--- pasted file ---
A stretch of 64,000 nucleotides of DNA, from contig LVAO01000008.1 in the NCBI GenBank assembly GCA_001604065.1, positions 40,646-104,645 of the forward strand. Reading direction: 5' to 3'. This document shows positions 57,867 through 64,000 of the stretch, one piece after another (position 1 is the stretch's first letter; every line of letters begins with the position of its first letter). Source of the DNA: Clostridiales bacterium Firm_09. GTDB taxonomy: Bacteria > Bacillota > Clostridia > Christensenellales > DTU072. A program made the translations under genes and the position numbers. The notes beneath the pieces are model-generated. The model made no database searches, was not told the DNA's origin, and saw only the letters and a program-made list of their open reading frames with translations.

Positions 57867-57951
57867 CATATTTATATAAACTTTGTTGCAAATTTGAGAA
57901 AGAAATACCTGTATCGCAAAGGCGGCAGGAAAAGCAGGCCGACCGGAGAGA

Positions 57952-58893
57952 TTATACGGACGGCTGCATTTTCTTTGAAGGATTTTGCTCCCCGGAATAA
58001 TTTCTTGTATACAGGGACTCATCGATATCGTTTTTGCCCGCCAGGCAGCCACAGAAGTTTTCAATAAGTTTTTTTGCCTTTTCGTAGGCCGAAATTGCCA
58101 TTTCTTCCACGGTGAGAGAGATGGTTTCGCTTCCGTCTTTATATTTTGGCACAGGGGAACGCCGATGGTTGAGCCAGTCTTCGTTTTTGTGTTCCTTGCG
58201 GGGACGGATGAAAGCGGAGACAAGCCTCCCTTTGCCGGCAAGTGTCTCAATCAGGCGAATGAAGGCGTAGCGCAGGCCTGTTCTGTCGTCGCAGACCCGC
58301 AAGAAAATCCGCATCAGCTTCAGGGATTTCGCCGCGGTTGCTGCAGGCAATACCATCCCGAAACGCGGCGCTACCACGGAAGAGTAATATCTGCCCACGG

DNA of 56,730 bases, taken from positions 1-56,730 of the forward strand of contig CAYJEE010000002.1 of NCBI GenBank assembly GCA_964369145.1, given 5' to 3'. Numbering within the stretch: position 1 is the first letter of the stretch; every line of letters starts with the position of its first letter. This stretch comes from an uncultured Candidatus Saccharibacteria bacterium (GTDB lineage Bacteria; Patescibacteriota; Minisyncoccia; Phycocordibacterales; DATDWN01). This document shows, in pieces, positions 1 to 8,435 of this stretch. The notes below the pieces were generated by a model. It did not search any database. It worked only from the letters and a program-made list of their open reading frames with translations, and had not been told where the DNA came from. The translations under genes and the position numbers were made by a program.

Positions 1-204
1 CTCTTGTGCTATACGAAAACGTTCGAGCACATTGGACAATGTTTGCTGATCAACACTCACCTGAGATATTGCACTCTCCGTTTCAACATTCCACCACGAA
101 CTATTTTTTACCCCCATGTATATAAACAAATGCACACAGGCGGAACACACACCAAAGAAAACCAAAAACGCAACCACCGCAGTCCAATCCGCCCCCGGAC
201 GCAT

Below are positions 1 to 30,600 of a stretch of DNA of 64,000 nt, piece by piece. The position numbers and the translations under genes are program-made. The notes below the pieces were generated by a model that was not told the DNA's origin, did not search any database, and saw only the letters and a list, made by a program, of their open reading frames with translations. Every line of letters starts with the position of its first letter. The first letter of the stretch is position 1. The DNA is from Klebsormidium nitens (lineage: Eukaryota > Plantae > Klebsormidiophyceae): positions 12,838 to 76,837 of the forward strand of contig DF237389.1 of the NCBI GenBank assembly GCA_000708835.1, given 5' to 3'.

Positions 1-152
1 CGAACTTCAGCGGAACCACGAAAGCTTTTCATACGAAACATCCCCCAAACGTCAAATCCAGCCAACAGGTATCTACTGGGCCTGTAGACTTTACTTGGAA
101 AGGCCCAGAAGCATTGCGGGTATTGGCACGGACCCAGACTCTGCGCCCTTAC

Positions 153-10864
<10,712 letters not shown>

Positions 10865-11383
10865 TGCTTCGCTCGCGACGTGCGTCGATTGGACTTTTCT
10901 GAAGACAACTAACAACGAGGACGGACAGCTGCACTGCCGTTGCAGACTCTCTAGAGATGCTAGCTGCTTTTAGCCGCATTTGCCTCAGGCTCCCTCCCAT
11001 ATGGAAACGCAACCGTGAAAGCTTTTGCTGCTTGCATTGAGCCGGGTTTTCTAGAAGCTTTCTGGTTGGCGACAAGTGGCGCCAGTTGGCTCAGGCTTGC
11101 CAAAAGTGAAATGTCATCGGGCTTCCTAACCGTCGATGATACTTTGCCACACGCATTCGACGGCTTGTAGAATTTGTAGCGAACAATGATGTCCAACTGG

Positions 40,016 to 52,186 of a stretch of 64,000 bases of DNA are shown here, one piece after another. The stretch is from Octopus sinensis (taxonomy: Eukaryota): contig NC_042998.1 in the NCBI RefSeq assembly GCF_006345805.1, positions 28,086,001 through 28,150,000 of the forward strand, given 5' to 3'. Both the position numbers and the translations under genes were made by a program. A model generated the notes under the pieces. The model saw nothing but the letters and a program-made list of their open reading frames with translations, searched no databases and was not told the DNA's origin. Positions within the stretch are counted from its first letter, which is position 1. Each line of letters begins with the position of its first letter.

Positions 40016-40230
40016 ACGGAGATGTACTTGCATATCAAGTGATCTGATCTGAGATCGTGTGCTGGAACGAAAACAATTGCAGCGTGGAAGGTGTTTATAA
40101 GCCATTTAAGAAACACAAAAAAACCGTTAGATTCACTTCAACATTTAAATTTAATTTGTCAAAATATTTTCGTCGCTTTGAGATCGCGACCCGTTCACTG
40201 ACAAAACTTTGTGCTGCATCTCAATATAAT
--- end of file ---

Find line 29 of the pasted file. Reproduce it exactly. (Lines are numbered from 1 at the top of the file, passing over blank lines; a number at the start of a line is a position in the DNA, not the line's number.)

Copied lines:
40016 ACGGAGATGTACTTGCATATCAAGTGATCTGATCTGAGATCGTGTGCTGGAACGAAAACAATTGCAGCGTGGAAGGTGTTTATAA